About Us

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We work as ecotourism guides (as well as biologist and boat captain) often on the BC Coast, but also as far ranging as the Arctic and Antarctic. We have an insatiable curiousity for the planet; all its hidden gems and what makes them tick. That and our love of sailing is what inspired us to sail around the Pacific in Narama, our tough and pretty little sailboat.

Monday, December 21, 2009

Southern Baja

A new species of fish took our line the evening we sailed from Bahia Magdelena for the 180nm jump down to bottom of the Baja peninsula. Thus we feasted on dorado for the next two days - magnificent in all respects, the colours are so vivid when it is first caught . It got off the hook before I killed it, so another bloody mess in the cockpit while it slid around with the boat bouncing merrily along and me trying to subdue it with a little brandy and a winch handle. Fish don’t have eye lids, so they see the winch handle coming with every strike, the large fish with big eyes make this process fairly unappealing, hence the alcohol(for the fish). Approaching the sprawling condos and tourist traps of Cabo we ran out of wind after a good sail down with only 4 sail changes. I wonder how Steinbeck would have described the jet skis, para-sailers, cruise ships, dinner cruisers, glass bottom pangas, sports fishing vessels, tall ships……… all crammed into the protection of the small Cape. All this in only 30 years! So we left the next morning. Our planned early departure was delayed by heavy sleep and we paid for it as we beat into 25 – 30 knots and steep sea’s later in the day, so Bahia Los Frailes was a welcome relief late that evening.
As part of a national park, the waters and reefs here were teeming with fish. Even the snorkelling around the boat with large schools of green jacks that adorned each of the dozen boats in the anchorage was an experience. Not a bad place to be stuck waiting for weather. Manta rays often leaped out of the water nearby and we had a potluck beach dinner with other cruisers, flew a kite, cut Heidi’s hair and hiked on the white sand beach and hills above the bay. The need for internet to organize Christmas plans and work contracts for Heidi (now dissolved) and a fairly dire need of water (down to 30L) pushed us on. So another day of heavy weather motor sailing into 25- 30kns for another 46 miles up to Los Muertos. Finding our needs here but still running low on most other things (the only fresh things on board now are a few limes and ½ a chili, the yeast is done so its all un-leven bread, and no more eggs for baking), so we have been creative with the canned food supply and growing lots of sprouts. Our perceived short supply of tucker is relative to the plentiful larder we are used to, in reality we could make do for much longer, but we are fortunate having the option to restock. Many of the small fish camps that we have past don’t always have this option. So we stayed till the northerly winds abated and had a great sail most of the way around to La Paz. Now it is clean up time for us and the boat to rid the many layers of salt that has slowly coated everything.

Tuesday, December 8, 2009

Mag Bay Reunion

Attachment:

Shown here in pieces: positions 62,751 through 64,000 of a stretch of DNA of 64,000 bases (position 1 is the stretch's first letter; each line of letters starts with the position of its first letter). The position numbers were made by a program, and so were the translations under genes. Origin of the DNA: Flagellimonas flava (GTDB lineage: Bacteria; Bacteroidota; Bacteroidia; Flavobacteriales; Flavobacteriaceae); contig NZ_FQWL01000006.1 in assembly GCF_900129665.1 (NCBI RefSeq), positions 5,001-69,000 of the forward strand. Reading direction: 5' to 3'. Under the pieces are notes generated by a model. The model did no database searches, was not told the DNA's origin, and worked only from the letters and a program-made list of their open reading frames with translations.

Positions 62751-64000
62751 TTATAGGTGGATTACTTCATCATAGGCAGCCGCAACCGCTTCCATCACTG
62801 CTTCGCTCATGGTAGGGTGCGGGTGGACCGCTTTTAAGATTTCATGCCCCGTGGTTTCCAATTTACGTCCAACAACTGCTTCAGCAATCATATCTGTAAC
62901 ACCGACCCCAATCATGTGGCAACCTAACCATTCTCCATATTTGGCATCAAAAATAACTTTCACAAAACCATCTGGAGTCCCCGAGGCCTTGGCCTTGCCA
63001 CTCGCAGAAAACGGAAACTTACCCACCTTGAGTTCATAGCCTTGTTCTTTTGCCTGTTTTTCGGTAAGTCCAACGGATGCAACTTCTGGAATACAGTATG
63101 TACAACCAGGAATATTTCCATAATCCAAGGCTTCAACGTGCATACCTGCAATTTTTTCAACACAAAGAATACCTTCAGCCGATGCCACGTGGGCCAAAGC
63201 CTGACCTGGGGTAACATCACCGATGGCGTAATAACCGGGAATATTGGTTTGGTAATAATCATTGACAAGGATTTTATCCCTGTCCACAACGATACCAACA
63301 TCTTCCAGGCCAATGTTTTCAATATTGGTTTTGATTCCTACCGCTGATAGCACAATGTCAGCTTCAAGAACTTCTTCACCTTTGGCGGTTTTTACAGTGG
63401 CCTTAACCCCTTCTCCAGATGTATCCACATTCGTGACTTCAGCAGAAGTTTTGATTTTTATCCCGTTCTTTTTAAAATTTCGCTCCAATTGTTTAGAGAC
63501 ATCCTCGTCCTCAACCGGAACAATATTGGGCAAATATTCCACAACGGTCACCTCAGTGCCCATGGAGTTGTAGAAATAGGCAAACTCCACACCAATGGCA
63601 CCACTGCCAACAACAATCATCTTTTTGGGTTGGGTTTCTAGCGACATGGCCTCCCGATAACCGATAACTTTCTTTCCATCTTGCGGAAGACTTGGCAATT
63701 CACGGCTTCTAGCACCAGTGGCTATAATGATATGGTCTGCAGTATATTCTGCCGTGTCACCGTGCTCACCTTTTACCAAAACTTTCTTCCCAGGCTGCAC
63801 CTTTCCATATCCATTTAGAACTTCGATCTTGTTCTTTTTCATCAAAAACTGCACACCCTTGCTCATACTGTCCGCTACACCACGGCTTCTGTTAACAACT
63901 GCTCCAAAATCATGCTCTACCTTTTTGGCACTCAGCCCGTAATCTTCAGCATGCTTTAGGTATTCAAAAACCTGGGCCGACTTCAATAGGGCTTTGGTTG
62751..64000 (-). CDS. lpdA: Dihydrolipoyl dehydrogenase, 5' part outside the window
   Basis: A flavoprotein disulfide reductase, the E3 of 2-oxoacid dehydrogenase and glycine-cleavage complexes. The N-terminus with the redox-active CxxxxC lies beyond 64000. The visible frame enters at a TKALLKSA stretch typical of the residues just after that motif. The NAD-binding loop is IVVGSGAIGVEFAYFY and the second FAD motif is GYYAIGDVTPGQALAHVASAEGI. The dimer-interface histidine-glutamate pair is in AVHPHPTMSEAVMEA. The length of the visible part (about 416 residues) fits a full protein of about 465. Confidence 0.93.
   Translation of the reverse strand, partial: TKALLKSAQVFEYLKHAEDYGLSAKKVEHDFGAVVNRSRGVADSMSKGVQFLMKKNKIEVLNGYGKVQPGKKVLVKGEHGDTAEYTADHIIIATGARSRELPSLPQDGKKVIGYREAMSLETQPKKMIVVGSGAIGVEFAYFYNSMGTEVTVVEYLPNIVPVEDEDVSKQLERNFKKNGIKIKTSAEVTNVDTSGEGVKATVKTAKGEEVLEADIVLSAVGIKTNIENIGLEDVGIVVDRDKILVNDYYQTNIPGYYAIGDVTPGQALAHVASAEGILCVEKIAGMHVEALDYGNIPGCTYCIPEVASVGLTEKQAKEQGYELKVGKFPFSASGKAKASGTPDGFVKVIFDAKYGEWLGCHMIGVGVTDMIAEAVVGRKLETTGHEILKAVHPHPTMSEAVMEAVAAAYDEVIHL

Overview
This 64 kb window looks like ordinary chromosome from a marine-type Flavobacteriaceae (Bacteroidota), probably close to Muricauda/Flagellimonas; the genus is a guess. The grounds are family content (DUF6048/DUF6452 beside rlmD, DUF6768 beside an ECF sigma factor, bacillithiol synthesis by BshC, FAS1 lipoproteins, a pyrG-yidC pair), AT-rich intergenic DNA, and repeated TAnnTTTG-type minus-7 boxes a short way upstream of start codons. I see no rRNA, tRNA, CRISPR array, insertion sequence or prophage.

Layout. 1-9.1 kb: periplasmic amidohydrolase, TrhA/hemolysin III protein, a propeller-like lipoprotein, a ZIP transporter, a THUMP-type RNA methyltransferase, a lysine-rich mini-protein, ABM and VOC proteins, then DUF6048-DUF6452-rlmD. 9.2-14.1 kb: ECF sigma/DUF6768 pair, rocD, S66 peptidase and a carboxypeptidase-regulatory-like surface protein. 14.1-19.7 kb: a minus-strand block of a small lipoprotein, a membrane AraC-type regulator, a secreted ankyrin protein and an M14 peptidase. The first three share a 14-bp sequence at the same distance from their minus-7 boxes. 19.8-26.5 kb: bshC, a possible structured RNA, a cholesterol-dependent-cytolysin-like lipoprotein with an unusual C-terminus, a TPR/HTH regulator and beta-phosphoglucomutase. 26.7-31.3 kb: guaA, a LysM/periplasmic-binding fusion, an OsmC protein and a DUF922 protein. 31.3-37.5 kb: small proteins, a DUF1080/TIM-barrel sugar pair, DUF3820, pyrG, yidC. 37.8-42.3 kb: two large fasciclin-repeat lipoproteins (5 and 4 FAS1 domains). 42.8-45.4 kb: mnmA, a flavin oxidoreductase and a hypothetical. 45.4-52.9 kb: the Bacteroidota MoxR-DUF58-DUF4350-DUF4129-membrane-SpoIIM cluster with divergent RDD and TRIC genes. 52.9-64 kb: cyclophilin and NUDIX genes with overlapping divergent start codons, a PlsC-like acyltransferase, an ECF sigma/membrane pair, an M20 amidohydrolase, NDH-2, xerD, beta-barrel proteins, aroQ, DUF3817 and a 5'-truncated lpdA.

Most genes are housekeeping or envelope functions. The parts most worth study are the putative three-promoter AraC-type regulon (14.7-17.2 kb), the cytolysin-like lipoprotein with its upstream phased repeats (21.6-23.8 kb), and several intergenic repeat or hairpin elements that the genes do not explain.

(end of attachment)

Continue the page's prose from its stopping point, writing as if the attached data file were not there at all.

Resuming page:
Six years ago we were introduced to Baja on a kayaking trip to the remote mangrove channels north of Bahía Magdelena (Mag Bay) by our friend Rick, a great adventurer and kindred spirit. Sailing Narama south was a perfect opportunity for a Baja reunion. So we met Rick in Asuncion a few weeks ago, where Angela and Miguel were gracious hosts to us all six years ago. They were wonderful to us once again; son Miguelito took us fishing for the day, then Miguel BBQed our tuna that evening. It was a special treat to take some of the family out for an afternoon of sailing as a thank-you and have a hundred dolphins swim past.
Sailing with friends in Asuncion

On the next stage of our reunion, Rick paddled out to meet us in Puerto Magdelena, for a week of exploring new territory in Mag Bay. First a hike up the ridge on Isla Magdelena for spectacular scenery of the outer bay and mangrove channels, then we sailed south to anchor in an isolated little bay on Isla Margarita. Stevo and Rick did an overnight reconnaissance paddling trip to see if it was possible to cross the “Rehusa” a potentially narly mouth of water where wind and tide can whip up and be unfriendly to kayaks (no crossing this time). Heidi explored on land from the anchorage and discovered a beautiful lagoon full of birds and a great hike. So we all went up a canyon into the middle of the island, which we named “Arroyo Mariposa” after the multitude of butterflies on all the greenery lining the canyon. We even found a pool of fresh water to freshen up on the return – a rare treat in Baja!

Vulture Silhouettes

Rick is an avid fisherman and caught us a fine dinner of Corvina, Spotted Bay Bass and Halibut, which we cooked over an open fire on our beautiful beach. It was a quintessentially perfect evening – sunset, bottle of wine, fire, great food and company, in a week of great sailing and exploring. As Rick would say, “we’re living like millionaires!”

Dining out on the beach

Mag Bay Species List

Magnificent Frigatebird
Long-billed Curlew
Elegant Tern
Brown Pelican
Snowy Egret
Great Blue Heron
Reddish Egret
Black-crowned Night Heron
Yellow-crowned Night Heron
Little Blue Heron
White Ibis
Green Heron
American Oystercatcher
Spotted Sandpiper
Marbled Godwit
Western Gull
Western Grebe
Belted Kingfisher
Caspian Tern
Mangrove Vireo
Double-crested Cormorant
Brandt Cormorant
Turkey Vulture
Great Egret
Semipalmated Plover
Heerman’s Gull
Red-tailed Hawk
American Kestrel
Ash-throated Flycatcher
Black-tailed Gnatcatcher
Golden Vireo
Yellow-rumped Warbler
Black-throated Sparrow
Loggerhead Shrike
Costa’s Hummingbird
Forster’s Tern
Western Sandpiper
Mangrove Warbler
Eared Grebe
Tricoloured Heron